Education seems to have been restricted to a chantry school at Newland which dated from the late Middle Ages. This was restricted and the foundation of Edward Bell's Grammar School did not take place until around 1630. This school eventually removed to Coleford in 1876 and closed in 1968 when pupils transferred to the new Royal Forest of Dean Grammar School at Five Acres. The buildings are now part of the Bell's Hotel and Golf Club. Other schools were created in Newland Street, Whitecliff and a girl's school in Coller Lane (now Lord's Hill). The Boys School was built in 1882 using stone from the demolished town centre octagonal church. This stood in Boxbush Road and now forms part of Coleford House Day Centre.

Coleford was involved in the Civil War, a skirmish taking place in the town when an army consisting of 1500 foot soldiers and nearly 500 horsemen were opposed by a party of Parliamentarians led by Colonel Berrowe. According to folklore the attacking forces lost Major-General Sir Richard Lawley who is said to have been shot through the eye and the town's market hall was damaged. It is said that the streets ran with blood. The Royalist army marched on towards Gloucester.

The town was eventually granted a Charter by King Charles II, dated 30th April 1661 for a market and two fairs, the market to be held on Friday and the fairs to be on 9th June and 24th November. During these two days a Court of Pie Powder was also to be held. (The fairs were later changed to 20th June and 5th December - due to an alteration to the calendar in 1752, when eleven days were taken off the month of September). The market house that was damaged in the Civil War skirmish was not in the centre of the town and probably stood somewhere near the bottom of Lord's Hill. The next Market House, a single storey building was erected somewhere between 1661 and 1681 on the waste ground in the centre of town and was financed by Henry Benedict Hall and others. In the period 1702-14 a second storey was added. By 1804 it is believed that living accommodation existed within the Market House, by which time a stone built structure existed. By 1865 the property was owned by Isaiah Trotter and others who formed "The Coleford Market Hall Company". The building was partly demolished in 1866 to be reopened on 12th February 1867 following improvements as the final Market Hall, also known as the Town Hall. This was demolished in 1968 to make room for a road widening and improvement scheme. The site of the last building is marked by an acacia tree that now stands at one end of the pedestrian area in the Town Centre.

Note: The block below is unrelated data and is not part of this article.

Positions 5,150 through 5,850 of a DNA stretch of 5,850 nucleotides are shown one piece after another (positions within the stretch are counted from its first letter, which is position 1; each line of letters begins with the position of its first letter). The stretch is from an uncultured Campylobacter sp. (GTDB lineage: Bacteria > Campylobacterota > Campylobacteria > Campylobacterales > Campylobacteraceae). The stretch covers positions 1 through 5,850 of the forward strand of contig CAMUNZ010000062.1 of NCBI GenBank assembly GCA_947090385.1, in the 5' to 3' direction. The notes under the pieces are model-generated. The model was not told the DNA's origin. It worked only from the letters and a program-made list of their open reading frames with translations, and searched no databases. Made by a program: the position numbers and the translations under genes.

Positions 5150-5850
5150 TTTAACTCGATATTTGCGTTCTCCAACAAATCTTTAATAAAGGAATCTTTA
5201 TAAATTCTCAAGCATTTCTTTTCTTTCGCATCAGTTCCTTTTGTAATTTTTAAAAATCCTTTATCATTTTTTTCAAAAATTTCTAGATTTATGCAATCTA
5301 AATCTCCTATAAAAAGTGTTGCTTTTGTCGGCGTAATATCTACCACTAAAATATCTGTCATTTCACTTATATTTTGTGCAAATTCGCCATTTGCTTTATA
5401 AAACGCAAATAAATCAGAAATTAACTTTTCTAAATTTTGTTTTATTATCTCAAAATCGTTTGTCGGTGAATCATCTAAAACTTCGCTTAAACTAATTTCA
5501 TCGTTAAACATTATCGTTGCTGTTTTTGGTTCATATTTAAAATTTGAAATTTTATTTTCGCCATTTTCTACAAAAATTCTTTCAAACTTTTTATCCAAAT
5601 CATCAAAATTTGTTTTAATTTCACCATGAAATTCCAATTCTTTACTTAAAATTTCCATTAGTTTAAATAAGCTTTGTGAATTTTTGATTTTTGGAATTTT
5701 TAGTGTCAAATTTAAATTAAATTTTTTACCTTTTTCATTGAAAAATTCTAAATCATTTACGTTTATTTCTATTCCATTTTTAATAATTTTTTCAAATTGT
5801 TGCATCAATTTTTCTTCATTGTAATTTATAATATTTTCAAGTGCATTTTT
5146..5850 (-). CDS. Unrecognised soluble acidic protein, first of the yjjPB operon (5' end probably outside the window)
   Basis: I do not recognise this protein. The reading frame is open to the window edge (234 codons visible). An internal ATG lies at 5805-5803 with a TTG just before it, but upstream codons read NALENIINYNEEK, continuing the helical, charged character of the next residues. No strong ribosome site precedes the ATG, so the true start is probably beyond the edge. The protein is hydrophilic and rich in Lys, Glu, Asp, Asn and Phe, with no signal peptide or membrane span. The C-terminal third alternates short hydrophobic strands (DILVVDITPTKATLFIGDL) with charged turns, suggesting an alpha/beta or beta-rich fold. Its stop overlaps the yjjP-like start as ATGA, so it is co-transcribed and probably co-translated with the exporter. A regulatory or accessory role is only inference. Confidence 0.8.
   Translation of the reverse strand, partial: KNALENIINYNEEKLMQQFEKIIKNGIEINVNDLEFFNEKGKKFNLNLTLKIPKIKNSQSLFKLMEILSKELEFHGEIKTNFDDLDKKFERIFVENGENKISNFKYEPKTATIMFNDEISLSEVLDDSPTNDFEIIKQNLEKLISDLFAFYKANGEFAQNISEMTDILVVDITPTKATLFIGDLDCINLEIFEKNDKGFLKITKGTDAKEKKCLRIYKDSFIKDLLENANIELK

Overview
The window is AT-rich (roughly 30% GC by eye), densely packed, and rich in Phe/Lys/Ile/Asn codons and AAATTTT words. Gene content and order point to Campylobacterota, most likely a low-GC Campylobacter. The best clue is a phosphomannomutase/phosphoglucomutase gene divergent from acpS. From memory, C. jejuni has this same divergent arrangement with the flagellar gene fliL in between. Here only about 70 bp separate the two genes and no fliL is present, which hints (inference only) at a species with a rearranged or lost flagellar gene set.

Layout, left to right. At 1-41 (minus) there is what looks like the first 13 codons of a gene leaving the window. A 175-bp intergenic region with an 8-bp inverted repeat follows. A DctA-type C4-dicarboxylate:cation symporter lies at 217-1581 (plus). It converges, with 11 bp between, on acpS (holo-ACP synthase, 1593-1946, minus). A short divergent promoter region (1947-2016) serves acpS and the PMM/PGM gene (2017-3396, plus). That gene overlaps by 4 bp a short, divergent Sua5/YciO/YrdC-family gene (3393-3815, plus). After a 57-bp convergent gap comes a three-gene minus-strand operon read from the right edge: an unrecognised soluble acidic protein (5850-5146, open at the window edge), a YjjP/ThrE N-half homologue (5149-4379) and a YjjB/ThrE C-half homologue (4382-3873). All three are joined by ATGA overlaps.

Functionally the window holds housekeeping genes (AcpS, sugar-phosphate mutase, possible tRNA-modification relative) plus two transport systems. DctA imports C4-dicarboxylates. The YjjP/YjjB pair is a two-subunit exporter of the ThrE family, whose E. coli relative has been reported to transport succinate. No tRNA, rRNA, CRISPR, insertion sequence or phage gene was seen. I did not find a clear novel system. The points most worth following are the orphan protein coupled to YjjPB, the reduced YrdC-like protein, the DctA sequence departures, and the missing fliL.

Coleford had a Workhouse from 1786 until somewhere around 1820 and provided accommodation for 10 men, 10 women and 12 children. Families entering the workhouse would be split up into the various units.

Roads leading to Coleford had toll or pike houses at Poolway (shown right), Coalway Lane End, Whitecliff, Sling and Berry Hill. It was impossible to enter the town by road without paying a fee. These finally closed when the Turnpike Trust handed over its roads to Gloucestershire County Council around 1889.

Anyone wishing to learn more of Coleford's history is recommended to read Dr. Cyril Hart's excellent research work entitled "Coleford - The History of a West Gloucestershire Forest Town" which may be found in the Coleford Library and from which the information given above has been gathered.